VISIT TO YPRES
Back in June 1st Crystal Palace scout group leader George Campbell took 16 Scouts to Ypres to pay their respects to the 1st Crystal Palace Scouts who fell. This is George’s record of the visit:
1st Crystal Palace Scouts – Ypres 2016
As a Group who lost nine ex members during the Great War, four during the Somme campaign of 1916, it was no surprise when our current Scouts expressed an interest in visiting Ypres and the surrounding areas during the Centenary year of the Somme campaign.
So on the morning of Thursday 2 June we set off, 22 of us in all, to pay our respects to all of our lads who fell in the Ypres and surrounding sectors.
A good run saw us arrive early at the Eurotunnel terminal and even better we were booked onto an earlier departure. Our joy soon disappeared though when an incident resulted in one tunnel being closed and an hour’s delay. But in true Scouting style and with help from Euotunnel staff we passed the time with a game of dodgeball in an empty carriage. Eurotunnel dodgeball – surely a Scouting first.
Upon arrival at Calais and after an hour’s pleasant drive we arrived at our base for the next few days, Camping Ypra. The Scouts set about putting up tents in our dedicated area and we then explored locally.
Remnants and memorials to the Great War are in evidence everywhere and the sheer scale of the slaughter doesn’t really sink in until after a couple of days you’ve seen countless cemeteries containing countless headstones.
Friday morning the Scouts hiking, exploring the Lettenburg bunkers and trenches and The Angel art deco monument at Mount Kemmel, all testament to the brave men who fell. At this point the scale of the battles started to sink in. In order to placate the British and present a united front the French army sent 20,000 troops from Verdun to the Somme. Of these over 12,000 died and over 5,000 of their bodies were never recovered or identified. The fact that one of our Scout’s great grandfathers fought in the French Army at Verdun certainly gave this visit an added interest.
Friday afternoon saw the Scouts relaxing on site before we hiked to a local cemetery to visit the first of our old boys, Rifleman Ernest Burtenshaw at La Clytte. A short but very moving ceremony at his graveside and then the Scouts taking a genuine interest in the other graves.
What struck them most was:
How well maintained the cemetery was
How young some of the men had been when they died
How many graves were marked: “A soldier who died in the Great War”
How many different faiths were represented
A short drive then followed to Ploegsteert and the Berks Extension cemetery where we held a small ceremony at the graveside of Lance Corporal Geoffrey Victor King, ex Scout Master. The Scouts were so well behaved and respectful that our TWO standard bearers were invited to take part in the last post ceremony at the same cemetery.
We had planned our visit to coincide with this, a once a month occurrence, but had completely underestimated how big an event it was. Half an hour later TWO of our Scouts were leading the flags under the command of an ex RSM, and they though I had a loud voice, and the rest of us were lined up in rows in height order, me at the back then, on the red carpet.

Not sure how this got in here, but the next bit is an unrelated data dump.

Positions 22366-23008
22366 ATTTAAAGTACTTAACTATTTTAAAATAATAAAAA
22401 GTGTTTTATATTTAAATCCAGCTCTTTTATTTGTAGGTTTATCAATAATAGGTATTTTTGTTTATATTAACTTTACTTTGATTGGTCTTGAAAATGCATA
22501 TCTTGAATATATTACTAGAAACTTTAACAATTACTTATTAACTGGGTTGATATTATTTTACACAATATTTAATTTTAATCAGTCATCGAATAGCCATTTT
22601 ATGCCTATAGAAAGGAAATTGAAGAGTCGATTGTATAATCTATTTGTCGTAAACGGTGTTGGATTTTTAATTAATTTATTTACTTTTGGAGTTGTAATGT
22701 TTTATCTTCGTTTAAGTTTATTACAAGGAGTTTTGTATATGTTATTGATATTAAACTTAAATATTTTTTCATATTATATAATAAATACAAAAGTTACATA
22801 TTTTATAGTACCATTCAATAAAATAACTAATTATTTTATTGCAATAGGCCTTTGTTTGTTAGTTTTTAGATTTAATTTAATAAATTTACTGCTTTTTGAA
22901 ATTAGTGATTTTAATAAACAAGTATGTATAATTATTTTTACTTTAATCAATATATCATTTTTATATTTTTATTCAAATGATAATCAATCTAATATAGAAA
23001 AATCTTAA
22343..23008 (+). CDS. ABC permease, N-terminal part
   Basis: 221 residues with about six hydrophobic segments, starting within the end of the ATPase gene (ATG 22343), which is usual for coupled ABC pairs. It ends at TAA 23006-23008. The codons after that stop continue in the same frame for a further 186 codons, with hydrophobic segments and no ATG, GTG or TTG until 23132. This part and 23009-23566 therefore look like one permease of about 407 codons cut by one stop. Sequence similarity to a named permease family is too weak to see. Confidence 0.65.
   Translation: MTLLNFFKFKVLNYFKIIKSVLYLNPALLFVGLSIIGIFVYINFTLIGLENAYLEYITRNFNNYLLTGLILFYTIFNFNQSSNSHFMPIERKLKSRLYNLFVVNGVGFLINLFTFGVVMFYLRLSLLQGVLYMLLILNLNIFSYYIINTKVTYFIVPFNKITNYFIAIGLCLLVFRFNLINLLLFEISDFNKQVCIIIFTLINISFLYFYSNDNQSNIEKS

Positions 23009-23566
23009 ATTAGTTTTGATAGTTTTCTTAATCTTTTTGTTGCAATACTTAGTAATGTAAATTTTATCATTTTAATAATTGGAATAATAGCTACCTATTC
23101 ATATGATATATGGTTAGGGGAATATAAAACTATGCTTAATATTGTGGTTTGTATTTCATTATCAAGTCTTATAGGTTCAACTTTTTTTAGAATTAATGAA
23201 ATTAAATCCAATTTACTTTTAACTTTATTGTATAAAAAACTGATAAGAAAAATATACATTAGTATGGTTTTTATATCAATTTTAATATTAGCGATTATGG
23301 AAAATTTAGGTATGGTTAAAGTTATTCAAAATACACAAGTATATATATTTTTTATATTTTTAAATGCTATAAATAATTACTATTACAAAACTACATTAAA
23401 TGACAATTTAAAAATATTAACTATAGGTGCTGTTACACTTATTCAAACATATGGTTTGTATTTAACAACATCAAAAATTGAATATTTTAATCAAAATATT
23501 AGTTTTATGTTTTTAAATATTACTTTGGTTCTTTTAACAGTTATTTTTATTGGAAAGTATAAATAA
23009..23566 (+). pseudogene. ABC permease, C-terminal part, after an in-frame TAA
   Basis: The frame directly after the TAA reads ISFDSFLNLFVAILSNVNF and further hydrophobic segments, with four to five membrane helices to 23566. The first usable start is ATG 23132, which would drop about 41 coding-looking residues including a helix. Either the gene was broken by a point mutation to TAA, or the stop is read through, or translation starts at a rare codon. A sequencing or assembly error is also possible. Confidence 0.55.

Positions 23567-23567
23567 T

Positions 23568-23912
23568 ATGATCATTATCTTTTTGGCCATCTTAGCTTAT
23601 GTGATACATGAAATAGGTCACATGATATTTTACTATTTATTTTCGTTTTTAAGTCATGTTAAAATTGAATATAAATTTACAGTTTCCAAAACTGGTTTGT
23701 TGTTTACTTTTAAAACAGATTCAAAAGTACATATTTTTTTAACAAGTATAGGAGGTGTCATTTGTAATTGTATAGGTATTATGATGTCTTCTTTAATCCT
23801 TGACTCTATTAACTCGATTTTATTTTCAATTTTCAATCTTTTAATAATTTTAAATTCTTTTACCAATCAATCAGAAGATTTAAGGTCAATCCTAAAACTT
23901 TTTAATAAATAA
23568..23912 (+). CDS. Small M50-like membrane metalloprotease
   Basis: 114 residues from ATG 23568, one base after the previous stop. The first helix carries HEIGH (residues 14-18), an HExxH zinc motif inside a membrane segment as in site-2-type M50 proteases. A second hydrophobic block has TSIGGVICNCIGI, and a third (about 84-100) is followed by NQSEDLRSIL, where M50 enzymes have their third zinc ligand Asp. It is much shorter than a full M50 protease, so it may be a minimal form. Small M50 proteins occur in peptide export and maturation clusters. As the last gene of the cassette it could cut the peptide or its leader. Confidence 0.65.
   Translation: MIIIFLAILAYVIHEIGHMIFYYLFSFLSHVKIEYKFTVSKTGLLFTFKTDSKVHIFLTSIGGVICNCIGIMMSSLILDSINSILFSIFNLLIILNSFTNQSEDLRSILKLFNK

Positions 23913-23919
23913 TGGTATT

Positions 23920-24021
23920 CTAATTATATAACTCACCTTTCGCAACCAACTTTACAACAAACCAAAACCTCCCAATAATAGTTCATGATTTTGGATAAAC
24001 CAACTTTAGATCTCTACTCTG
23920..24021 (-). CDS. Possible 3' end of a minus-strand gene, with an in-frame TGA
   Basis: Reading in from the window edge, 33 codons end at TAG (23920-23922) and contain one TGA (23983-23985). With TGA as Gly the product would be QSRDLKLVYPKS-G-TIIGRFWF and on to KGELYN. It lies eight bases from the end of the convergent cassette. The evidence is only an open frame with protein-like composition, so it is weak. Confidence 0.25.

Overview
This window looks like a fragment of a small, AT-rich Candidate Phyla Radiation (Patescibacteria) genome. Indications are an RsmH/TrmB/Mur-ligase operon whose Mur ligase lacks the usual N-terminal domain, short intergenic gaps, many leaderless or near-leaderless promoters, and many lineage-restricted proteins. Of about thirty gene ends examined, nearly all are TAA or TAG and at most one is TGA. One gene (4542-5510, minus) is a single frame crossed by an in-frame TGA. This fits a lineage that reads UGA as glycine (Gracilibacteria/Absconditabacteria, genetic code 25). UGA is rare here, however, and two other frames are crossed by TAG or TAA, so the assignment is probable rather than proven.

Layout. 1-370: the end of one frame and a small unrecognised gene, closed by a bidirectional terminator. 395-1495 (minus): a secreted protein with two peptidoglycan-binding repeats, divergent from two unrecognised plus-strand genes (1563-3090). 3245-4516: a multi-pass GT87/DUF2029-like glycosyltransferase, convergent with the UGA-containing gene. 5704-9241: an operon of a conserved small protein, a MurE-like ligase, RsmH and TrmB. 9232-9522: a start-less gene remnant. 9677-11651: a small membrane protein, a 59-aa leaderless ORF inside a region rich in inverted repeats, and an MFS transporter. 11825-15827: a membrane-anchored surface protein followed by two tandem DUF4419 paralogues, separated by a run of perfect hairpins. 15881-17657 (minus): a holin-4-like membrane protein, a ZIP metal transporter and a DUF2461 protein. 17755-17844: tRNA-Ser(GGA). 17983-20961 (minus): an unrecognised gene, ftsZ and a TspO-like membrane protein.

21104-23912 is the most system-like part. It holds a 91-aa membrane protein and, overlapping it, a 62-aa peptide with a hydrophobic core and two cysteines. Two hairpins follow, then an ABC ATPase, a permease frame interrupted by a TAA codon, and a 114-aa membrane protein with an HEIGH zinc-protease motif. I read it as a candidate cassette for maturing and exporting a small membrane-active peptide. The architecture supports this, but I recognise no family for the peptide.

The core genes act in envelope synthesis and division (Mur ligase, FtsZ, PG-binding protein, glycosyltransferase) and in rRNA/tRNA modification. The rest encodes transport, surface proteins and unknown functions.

Quite often it’s the unplanned and unexpected things that really provide the most vivid memories and this was no exception. Seeing the photos of our Scouts representing Scouting so well was a highlight for me.
After the ceremony we were all in huge demand from local press, local inhabitants and the veterans in attendance, a truly remarkable day.
Saturday however was even better. Driving from Contay cemetery to Thiepval Memorial to Souchez , via Messine ridge and then finally to the Menin Gate was tiring but again seeing the Scouts taking it in their stride and all of them having and taking the opportunity to flag bear over the grave / memorial of one of our old lads was both humbling and inspiring. At Thiepval where our TWO lads who died during the first hour of the Somme, tourists were tearful as we did our bit.
And so onto the Menin Gate where three Scouts were due to lay a wreath. Three names were drawn out of the hat and one of the lucky Scout’s great grandfather is commemorated on the Menin Gate in Ypres. The last post at the Menin Gate is the most famous in the world and we were delighted when another unexpected bonus materialised.
Upon arrival at the Menin Gate we approached the leader of the standard party, who had been at Ploegsteert the night before. He had been so impressed with our Scouts that he invited two of them to join him and the other standard bearers throughout the ceremony, under the Menin Gate.
That was special, even by 1st Crystal Palace standards, two standard bearers and three wreath layers. I got something in my eye, that’s my excuse anyway, and just when we thought it couldn’t get any better we realised that where our Scouts laid their wreath was directly underneath Jacob’s great grandfathers name. Some things are meant to be.
After such an eventful day a visit to Ypres burger was in order, and we can heartily recommend them, delicious and nutritious.
The drive back to site was electric, the Scouts were absolutely buzzing from the day’s events and were already deciding that they’d be visiting Ypres again.
The trip was a gamble of sorts, I did have a nagging doubt that the Scouts might get grave / memorial overload, or that it wouldn’t mean much to them but I’m happy to admit that I was wrong.
A fantastic trip which will live very long in the memory and the quote of the trip came from a Croydon resident who was at the Last Post Ceremony at Menin Gate and saw our standards:
“I’m from Croydon and you’ve made me very proud seeing you here tonight, you’ve proved to the rest of the world that Croydon youngsters can and do some amazing things.”